GRAND RAPIDS, Mich. (WZZM) -- Governor Snyder declared a state of disaster for 19 counties and two cities on Wednesday, to support ongoing local efforts to respond to the severe flooding that has affected parts of Michigan.
Thursday, officials from the Federal Emergency Management agency began assessing the damage in West Michigan.
FEMA will compile a report and send it to Gov. Snyder. He will then decide whether or not to ask the federal government for disaster assistance.
Three weeks ago, kayaks and boats were the only way homeowners could begin to assess their flood damaged homes in parts of West Michigan.
In other neighborhoods like Grandville, it was with waders, to sludge through sewage back-up.
Thursday, it was everyone's first chance to find out what FEMA may be able to do to help.
A 28th Street apartment was one of FEMA's first stops.
"The reason we're here -- state and FEMA representatives -- is to see if any of these people or the area qualify for any public or FEMA assistance funding," Michigan State Police Lt. Therese Cremonte told the apartment managers, who didn't want to go on camera.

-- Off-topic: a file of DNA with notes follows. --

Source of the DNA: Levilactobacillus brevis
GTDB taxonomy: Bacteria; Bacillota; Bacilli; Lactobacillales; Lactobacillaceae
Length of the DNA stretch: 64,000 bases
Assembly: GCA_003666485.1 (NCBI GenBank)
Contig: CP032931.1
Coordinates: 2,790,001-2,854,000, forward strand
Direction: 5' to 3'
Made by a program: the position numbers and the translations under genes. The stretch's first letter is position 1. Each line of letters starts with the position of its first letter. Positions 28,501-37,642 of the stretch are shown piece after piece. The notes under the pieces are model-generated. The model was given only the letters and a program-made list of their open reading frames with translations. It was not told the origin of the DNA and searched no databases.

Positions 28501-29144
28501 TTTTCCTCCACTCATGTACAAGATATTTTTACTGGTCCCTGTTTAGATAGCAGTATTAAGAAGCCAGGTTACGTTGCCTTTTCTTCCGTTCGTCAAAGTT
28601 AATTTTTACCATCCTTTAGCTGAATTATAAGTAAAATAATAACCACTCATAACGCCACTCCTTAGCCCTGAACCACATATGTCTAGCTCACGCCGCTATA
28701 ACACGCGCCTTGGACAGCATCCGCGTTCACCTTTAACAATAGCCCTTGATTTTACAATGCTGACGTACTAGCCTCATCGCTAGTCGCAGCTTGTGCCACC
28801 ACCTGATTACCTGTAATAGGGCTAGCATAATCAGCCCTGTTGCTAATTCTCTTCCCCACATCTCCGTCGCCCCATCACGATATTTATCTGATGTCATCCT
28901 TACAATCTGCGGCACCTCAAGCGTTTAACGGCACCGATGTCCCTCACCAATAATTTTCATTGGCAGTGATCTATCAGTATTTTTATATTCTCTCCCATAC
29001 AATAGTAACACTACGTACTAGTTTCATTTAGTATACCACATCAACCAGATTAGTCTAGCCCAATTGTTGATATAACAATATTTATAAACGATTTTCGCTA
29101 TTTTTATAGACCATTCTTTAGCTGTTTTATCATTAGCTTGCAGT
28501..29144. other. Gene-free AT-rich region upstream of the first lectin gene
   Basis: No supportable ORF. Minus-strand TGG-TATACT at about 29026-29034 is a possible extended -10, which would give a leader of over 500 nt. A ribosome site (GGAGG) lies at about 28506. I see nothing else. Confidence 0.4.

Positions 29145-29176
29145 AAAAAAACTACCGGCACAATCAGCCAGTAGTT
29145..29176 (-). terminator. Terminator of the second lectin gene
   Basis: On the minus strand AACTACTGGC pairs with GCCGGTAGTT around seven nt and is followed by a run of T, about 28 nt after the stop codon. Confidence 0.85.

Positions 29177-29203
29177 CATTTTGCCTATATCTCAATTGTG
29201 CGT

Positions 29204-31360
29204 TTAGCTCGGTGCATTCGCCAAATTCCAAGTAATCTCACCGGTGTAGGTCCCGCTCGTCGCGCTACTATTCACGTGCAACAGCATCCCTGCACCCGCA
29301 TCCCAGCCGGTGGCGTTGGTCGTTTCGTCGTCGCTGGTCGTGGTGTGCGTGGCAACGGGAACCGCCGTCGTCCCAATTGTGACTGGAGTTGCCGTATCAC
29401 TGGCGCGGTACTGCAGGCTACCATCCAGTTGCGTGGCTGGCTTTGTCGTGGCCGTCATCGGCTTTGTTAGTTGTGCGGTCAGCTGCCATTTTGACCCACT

Lt. Cremonte works under the MSP Emergency Management Division.
The state and FEMA have split into five teams, and will tour all of West Michigan in the coming days.
"You've let us know what your economic impact is for your business, for the buildings, but we want to know what the individual impact is as well," Lt. Cremonte told the apartment managers.
Aside from the apartment, the teams are heading to downtown businesses impacted by the overflowing Grand River, and to residential areas.
FEMA, along with the small business administration, look at each one on a case by case basis, said Ted Stuckey, public information officer with FEMA.
" Were they displaced from their home, was their home damaged, each agency looks at it from their own perspective," said Stuckey.
Take Plaza Towers; many residents were forced to evacuate for 17 days.
"Most of the residents were in the upper levels so the units themselves were not damaged. But they were displaced and there was some damage in terms of individual property that was stored in the basement," said Lt. Cremonte.
Lt. Cremonte says there's no guarantee anybody in West Michigan will get assistance from the federal government.
"We cannot make anyone any promises," she said.
But they do promise to assess every flooded home and business.
"We're prepared to stay as long as it takes," said Stuckey.
If you haven't already reported damage to your home, you're encouraged to do so at miOttawa.org. Make sure to keep pictures and receipts to show costs you incurred during clean-up. Click on the Governor's Declaration of Disaster near the top of the page, and continue to monitor that webpage for flooding updates.